Boris, Porcupine

The two factors in species longevity and endurance are reproduction and predation (the preying of one animal on another). As far as both characteristics are concerned, porcupines are tremendously successful. Considering this, Wilson envisaged that in millennia to come, porcupines may be one of the very few species to survive. An interstellar celestial background was created for Boris to evoke a future world. The music is from Bernard Herrmann’s score for the 1951 film, The Day the Earth Stood Still, conjoined with the tune from the 1892 popular song ‘A bicycle built for two’, a tune that the artificial intelligence character HAL sang as he was losing his ‘mind’ in Stanley Kubrick’s 1968 epic, 2001: A Space Odyssey.

Boris, Porcupine is paired with Hiroshi Sugimoto’s Lightning Fields 227. In this series, Sugimoto, a leading Japanese photographer, architect and sculptor, employed a radical and innovative process of camera-less photography. In 1752 Benjamin Franklin flew a kite in a thunderstorm to prove his theory of electrical charges. In the 1830s, William Fox Talbot discovered the photosensitive properties of silver alloys, which led to calotype photography. Both these discoveries and a fascination for elemental forces inspired Sugimoto’s Lightning Fields series, in which he uses electrical discharges directly onto photographic dry plates to create these startling images.

Princess Caroline, Princess of Monaco

The dramatic silhouette of Princess Caroline of Monaco purposefully draws a connection between the subject and her mother, the actor Grace Kelly. Wilson has staged the video portrait to quote Kelly’s role of Lisa Fremont in Alfred Hitchcock’s film Rear window, 1954. In a pivotal scene from the film, Kelly is filmed from behind, gesturing to a ring on her wedding finger. Here, Princess Caroline repeats this gesture, with her dress and dramatic lighting creating a mesmerising slit in her dress, an opening that underscores the erotic charge of the portrait. The portrait is accompanied with music by Bernard Herrmann, a composer who worked with Alfred Hitchcock (although not specifically on Rear Window).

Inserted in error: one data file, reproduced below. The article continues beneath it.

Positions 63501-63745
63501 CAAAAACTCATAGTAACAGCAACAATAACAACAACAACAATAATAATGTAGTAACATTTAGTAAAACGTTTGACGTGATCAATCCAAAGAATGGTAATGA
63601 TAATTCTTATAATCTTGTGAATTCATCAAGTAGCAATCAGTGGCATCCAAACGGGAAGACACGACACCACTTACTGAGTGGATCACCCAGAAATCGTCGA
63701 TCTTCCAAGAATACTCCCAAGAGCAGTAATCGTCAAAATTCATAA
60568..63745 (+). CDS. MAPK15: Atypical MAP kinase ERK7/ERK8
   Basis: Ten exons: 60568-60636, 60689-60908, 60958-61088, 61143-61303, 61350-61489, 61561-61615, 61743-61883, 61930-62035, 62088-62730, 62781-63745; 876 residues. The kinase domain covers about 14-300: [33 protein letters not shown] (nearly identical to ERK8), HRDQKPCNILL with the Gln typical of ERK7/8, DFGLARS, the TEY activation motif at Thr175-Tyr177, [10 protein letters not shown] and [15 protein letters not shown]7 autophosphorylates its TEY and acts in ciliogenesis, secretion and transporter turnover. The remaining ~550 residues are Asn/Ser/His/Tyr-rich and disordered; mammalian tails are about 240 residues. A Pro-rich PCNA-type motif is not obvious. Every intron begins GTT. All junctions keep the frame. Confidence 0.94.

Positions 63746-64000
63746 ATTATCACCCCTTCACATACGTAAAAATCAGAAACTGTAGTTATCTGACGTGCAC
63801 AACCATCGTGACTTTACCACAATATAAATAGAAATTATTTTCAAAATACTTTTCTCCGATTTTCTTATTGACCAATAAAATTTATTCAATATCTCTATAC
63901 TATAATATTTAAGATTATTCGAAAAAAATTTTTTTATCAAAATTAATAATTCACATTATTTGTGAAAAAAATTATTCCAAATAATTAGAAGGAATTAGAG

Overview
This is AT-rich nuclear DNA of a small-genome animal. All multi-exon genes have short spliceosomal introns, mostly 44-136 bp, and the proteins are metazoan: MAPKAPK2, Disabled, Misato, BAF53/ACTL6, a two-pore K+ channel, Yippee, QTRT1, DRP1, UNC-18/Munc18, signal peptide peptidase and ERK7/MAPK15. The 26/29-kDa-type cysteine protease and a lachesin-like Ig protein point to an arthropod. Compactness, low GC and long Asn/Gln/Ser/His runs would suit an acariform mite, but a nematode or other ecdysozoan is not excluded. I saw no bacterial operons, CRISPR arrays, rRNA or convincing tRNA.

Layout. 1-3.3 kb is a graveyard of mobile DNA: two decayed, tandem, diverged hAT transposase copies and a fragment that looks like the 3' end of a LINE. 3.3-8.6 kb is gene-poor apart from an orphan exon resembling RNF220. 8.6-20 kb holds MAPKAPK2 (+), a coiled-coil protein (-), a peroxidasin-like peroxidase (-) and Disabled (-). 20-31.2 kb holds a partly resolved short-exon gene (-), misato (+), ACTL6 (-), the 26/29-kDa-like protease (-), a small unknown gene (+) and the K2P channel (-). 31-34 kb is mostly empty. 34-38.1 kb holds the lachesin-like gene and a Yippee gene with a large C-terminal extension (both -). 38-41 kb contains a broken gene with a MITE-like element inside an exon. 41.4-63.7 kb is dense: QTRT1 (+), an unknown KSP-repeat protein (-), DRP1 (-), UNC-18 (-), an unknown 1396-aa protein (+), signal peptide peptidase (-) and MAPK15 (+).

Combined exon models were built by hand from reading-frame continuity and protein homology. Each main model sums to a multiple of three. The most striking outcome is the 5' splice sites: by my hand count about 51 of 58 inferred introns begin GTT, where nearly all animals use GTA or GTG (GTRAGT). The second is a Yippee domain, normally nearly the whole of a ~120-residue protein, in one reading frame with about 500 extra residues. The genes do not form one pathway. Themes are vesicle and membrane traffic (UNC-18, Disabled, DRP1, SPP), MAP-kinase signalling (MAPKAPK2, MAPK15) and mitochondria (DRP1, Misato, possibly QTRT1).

Hoda Afshar’s Portrait #7 from the series Agonisties, 2020 utilises the cultural associations of authority ascribed to classical sculpture to present a portrait of a whistleblower from contemporary Australia. This photograph is twice removed and is based on a 3-D printed model of the subject sourced from hundreds of individual reference photographs the artist has taken of the sitter. Allusions to the past are brought starkly to the present with an explanation of the whistleblower’s actions.

In this never-displayed glass plate negative of a young woman in a floor length tiered dress from the early twentieth century, the (possibly South Australian) photographer has similarly framed their sitter, with restraint. Their portrait creates a sense of mystery and allure through the use of distance and the artifice of the painted backdrop, placing the figure ‘floating’ in the middle-ground with a striking use of black and white tones.

Salma Hayek, Actor

Wilson’s video portrait of the actor Salma Hayek presents her styled as a glamourous movie star of Hollywood’s film noir era, of the 1940s. Dramatically lit and emerging from a field of darkness, Hayek appears to pose for her ‘close-up’. As she breathes, the feather boa moves tremulously against her flawless skin, an effect that underscores her erotic power.

The ability of light to frame a figure and our meaning of a scene is exploited in the works on display here. Photographers Olive Cotton and Max Dupain both crop the figure in their black-and-white photographs to exaggerate certain features and to hide their gaze: Olive Cotton depicts the body of her lover (Max Dupain) in such deep shadow that his head is not visible. This compositional device makes the body appear as if a fragment of a classical marble statue, a male figure in peak physical condition. Similarly, Dupain’s erotic photograph of Jean with wire mesh seeks to seduce the viewer through its close crop of the young woman, her youthful beauty altered and enhanced by the patterning and texture of the shadows. The possibilities of patterning and abstraction in photography are similarly brilliantly explored in Harold Cazneaux’s photograph of a confident, beautifully dressed young woman in The ermine coat, 1931.

The Japanese colour woodblock print by Kunisada Utagawa II of the actor Segawa Kikunojo as the nun cat from The dog storybook, the tale of eight dog heroes is from 1852. These dynamic prints of actors (always male) are seen as precursors to the visual language of contemporary manga.